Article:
• Adjustable saddle height.
  • Mudguards.
  • A stand which can be kicked down into place using the left foot.
The cycles are not provided with locks (unlike the Vélib' scheme in Paris), nor do they come with helmets. If there is a fault with a cycle, riders are advised to dock it at the nearest station and press the red 'fault' button on the docking point within ten seconds; they can then take out another bike at no extra cost.

The cycles have been deliberately "geared down" to compensate for their weight, to make hill climbing easier, and to provide a way of limiting their top speed. With the standard 38 tooth front cog and a larger than standard 23 tooth rear sprocket the setting is 32 gear inches in 1st gear, 44 gear inches in 2nd gear, and 60 gear inches in 3rd gear. This gearing is about 22% lower than would be usual on a three-speed cycle of this sort.

Docking stations consist of a terminal and docking points where users pick up and return cycles. The terminal at each docking station contains a screen allowing users to:
  • hire a cycle if the user does not have a key;
  • print a record of their journey;
  • find other nearby docking stations – if one is full or empty;
  • get extra time if they need to return the cycle to another docking station; and
  • see a local street map, review scheme costs, the code of conduct and translated information.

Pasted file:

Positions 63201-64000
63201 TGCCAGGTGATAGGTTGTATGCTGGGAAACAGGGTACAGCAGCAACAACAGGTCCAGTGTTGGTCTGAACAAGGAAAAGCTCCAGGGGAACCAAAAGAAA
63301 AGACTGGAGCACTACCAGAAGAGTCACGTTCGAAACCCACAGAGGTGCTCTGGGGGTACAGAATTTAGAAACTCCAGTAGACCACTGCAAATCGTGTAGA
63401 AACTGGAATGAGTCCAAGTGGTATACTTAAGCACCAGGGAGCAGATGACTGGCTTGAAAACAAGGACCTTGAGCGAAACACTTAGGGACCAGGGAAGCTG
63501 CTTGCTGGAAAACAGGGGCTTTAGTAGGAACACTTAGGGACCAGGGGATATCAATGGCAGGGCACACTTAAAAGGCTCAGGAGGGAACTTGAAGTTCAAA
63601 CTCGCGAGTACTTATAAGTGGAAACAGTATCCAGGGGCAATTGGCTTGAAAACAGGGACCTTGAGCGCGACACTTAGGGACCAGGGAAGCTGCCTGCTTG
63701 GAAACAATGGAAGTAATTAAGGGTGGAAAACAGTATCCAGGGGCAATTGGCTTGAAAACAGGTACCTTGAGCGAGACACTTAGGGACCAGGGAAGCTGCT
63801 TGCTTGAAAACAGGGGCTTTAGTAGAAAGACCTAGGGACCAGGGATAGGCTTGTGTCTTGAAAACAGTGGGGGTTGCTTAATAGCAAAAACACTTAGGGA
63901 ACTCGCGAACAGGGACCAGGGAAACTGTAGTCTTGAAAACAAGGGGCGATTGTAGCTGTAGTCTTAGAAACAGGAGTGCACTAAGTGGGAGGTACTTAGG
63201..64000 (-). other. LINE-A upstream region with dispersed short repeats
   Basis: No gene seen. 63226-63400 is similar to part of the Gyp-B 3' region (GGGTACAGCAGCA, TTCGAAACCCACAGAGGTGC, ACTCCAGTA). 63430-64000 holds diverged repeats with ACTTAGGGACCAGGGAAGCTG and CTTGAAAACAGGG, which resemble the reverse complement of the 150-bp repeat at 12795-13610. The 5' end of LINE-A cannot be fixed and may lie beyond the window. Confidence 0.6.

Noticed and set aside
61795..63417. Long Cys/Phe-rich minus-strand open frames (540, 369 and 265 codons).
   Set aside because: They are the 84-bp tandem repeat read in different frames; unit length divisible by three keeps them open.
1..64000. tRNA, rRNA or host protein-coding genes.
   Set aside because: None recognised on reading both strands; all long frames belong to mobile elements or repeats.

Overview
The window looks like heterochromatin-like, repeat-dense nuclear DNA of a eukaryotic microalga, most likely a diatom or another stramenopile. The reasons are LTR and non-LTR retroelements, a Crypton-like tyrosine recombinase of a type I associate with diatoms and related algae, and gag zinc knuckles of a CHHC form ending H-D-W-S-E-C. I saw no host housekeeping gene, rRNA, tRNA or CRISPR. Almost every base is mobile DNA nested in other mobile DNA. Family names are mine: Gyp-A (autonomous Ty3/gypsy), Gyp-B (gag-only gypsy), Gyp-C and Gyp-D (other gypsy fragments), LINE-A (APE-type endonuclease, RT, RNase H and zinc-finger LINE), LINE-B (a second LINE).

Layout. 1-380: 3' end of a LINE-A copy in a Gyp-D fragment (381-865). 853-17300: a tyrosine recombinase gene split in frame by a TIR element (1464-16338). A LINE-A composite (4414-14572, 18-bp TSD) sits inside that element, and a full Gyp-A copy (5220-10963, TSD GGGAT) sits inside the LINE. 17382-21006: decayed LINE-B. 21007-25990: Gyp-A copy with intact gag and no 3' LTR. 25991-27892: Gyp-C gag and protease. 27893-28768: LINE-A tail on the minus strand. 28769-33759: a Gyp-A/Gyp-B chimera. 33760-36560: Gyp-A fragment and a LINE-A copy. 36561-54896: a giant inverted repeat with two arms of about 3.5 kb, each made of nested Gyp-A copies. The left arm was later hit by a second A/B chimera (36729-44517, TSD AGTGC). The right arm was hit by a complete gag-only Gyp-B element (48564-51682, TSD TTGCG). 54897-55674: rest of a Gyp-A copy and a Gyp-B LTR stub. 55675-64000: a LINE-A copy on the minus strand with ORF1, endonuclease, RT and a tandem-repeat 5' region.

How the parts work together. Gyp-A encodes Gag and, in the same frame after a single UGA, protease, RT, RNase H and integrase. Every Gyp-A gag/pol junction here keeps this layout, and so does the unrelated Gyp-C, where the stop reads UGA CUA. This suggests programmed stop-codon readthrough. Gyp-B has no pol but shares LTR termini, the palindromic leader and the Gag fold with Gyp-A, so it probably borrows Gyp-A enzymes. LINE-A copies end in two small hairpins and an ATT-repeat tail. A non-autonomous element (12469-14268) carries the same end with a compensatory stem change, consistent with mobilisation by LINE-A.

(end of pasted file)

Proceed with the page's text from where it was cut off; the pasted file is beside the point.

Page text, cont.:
During high load hours the bikes are moved from the busiest stations to the emptiest using electric vehicles with zero CO2 emissions. There are a number of applications for mobile phones to help users find the nearest station.

Reception and criticisms
BCH debuted with great fanfare, with over 90,000 users registering one million cycle rides being taken in the first ten weeks of operation. The millionth journey rider was awarded four annual memberships of the scheme for five years for free.

In the first three months of the scheme, 95 per cent of journeys were under half an hour, earning Transport for London no revenue besides access fees. The scheme generated £323,545 in revenue from journeys in the first 96 days. Only 72,700 of the first 1.4 million journeys earned any revenue, with 44 per cent of income coming from individuals who were charged £150 "late return" fees. At an average of only £3,370 income per day from journeys, administrators have acknowledged that the scheme will have to grow substantially over the next five years in order to meet its estimated revenue projections.

In particular, the BCH scheme has been criticised for allowing riders to have unlimited free periods of use by docking the bike every thirty minutes at a station (the first 30 minutes' use are free) resulting in a dependence upon late fees and penalties to make up revenues. Other users have complained of computer issues, erroneous charges, and problems with docking stations. The system also does not enable transport to the suburbs, and TfL has admitted that the BCH scheme is "best for short journeys". Some users have also found the bikes too heavy and unwieldy, at 23 kilograms (51 lb).

In June 2011, TfL issued a 'critical improvement plan' to the BCH contractor, Serco, demanding immediate improvements in service, and in a comment to the press a TfL spokesman stated that "the service it (Serco) has provided for our Barclays Cycle Hire users has not reached the consistently high standards we expect," adding "We expect to see immediate improvements. "SERCO has in turn admitted that "some aspects of the service still need to be improved."

Access Fee and Usage Charges